Stage Manager, one of the most fundamental changes to the iPad platform since the launch of Apple’s tablet more than a decade ago, is now set to make its way to more iPad Pros than just those running Apple’s latest custom M1 silicon.
Apple announced expanded access to Stage Manager in a brief statement, which obtained from an Apple representative, on Tuesday. The company also noted that external display support via M1 iPads “will be available later this year.”
It’s been nearly five months since Apple released Stage Manager at WWDC 2022 as part of iPadOS 16. Unlike the other platforms released that day, including iOS 16 and watchOS 9, iPadOS 16 remains in beta, possibly awaiting new iPads. that may or may not arrive next month.
Stage Manager adds the ability to manage multiple application windows (opens in new tab) – up to eight – in a series of adjustable, if not fully customizable settings. It takes the iPad’s previous multi-window capabilities to the next level and makes it a closer cousin to macOS Ventura. It’s a powerful if imperfect upgrade, but good enough that some are frustrated that Stage Manager is limited to iPads running Apple Silicon M1 chips.
This changes with the latest iPadOS 16.1 beta (beta 3). When we asked Apple about the update, they sent us this statement:
“We introduced Stage Manager as a whole new way to multitask with overlapping and resizable windows on both the iPad screen and a separate external screen, with the ability to run up to eight apps live on the screen at the same time. Multi-display support is only possible with the full power of M1-based iPads. Customers with iPad Pro 3rd and 4th generation have expressed great interest in being able to try Stage Manager on their iPads. In response, our teams worked hard to find a way to deliver a single-screen version for these systems, supporting up to four live apps on the iPad screen at once.”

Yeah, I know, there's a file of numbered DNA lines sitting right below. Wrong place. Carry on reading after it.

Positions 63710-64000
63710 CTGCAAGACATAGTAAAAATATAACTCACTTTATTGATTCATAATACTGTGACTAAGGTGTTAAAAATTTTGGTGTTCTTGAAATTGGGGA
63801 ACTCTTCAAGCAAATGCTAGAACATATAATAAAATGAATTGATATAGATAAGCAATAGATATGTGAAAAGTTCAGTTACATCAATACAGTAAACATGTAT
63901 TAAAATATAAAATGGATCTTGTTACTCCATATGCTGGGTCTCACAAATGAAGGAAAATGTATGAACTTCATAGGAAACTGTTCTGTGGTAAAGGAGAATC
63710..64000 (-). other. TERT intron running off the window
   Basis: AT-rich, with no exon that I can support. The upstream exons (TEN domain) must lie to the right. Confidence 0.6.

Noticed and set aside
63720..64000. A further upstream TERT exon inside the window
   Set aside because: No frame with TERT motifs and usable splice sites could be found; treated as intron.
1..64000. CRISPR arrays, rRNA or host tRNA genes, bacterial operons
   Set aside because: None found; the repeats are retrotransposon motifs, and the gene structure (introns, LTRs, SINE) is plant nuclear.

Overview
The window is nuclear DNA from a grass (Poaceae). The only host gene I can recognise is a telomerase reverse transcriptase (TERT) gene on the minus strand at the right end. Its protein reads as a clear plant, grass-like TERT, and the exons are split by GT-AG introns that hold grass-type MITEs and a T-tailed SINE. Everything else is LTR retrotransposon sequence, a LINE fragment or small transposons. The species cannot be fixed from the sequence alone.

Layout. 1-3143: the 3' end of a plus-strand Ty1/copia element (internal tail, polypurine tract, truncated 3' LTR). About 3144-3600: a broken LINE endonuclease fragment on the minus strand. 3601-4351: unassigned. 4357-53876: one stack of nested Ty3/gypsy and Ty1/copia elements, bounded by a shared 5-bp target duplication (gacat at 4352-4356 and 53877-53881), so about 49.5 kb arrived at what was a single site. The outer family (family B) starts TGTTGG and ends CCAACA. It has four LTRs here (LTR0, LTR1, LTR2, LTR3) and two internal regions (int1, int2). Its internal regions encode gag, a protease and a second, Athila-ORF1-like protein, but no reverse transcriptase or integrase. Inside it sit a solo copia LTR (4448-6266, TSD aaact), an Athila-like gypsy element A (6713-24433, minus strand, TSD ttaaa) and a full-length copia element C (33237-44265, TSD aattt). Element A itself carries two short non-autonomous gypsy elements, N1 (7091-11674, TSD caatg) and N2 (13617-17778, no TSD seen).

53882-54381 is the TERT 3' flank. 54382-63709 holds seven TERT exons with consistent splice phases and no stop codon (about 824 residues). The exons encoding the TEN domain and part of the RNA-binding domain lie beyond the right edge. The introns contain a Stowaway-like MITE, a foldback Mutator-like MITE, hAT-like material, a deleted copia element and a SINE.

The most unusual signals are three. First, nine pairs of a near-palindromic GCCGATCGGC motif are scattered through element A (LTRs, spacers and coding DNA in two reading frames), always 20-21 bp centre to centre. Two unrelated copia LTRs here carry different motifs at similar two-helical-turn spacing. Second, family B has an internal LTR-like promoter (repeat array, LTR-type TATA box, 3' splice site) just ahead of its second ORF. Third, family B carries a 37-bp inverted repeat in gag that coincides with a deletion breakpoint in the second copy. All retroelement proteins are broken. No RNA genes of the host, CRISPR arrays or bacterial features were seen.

Prior to that, Stage Manager only worked on iPad Air (2022), iPad Pro 12.9-inch (2021), and iPad Pro 11-inch (2021). It should now work on 2020 iPad Pros, which are running an M1 chip, and more interestingly, on 2018 iPad Pros running an A12Z Bionic CPU.
As noted, there will be limitations. Instead of eight apps, Stage Manager on these tablets will be limited to four apps (just one more than you can run on an iPad without Stage Manager).
If you have one of these older iPad Pros and you’re running the latest iPadOS 16 beta, you can see Stage Manager in action. Keep in mind that you will need to sign up for Apple Developer Access to download the build to your device. Also, betas can be unstable and you wouldn’t want to put iPadOS 16.1 Beta 3 on any system you trust to do real work.
Apple’s comment about supporting external displays implies that there may be a delay until later this year for the ability to connect another display to your iPad M1 and run Stage Manager through it as a full-screen, full-resolution experience. This does not apply to non-M1 iPad Pros because they do not support the external display feature.
As for when iPadOS 16 will come out of the wings to become a full-fledged public operating system like its platform brothers and sisters, nobody knows. Keep watching for the latest updates.
In the meantime, if you’re looking for the best Apple iPad to run iOS 16, start here.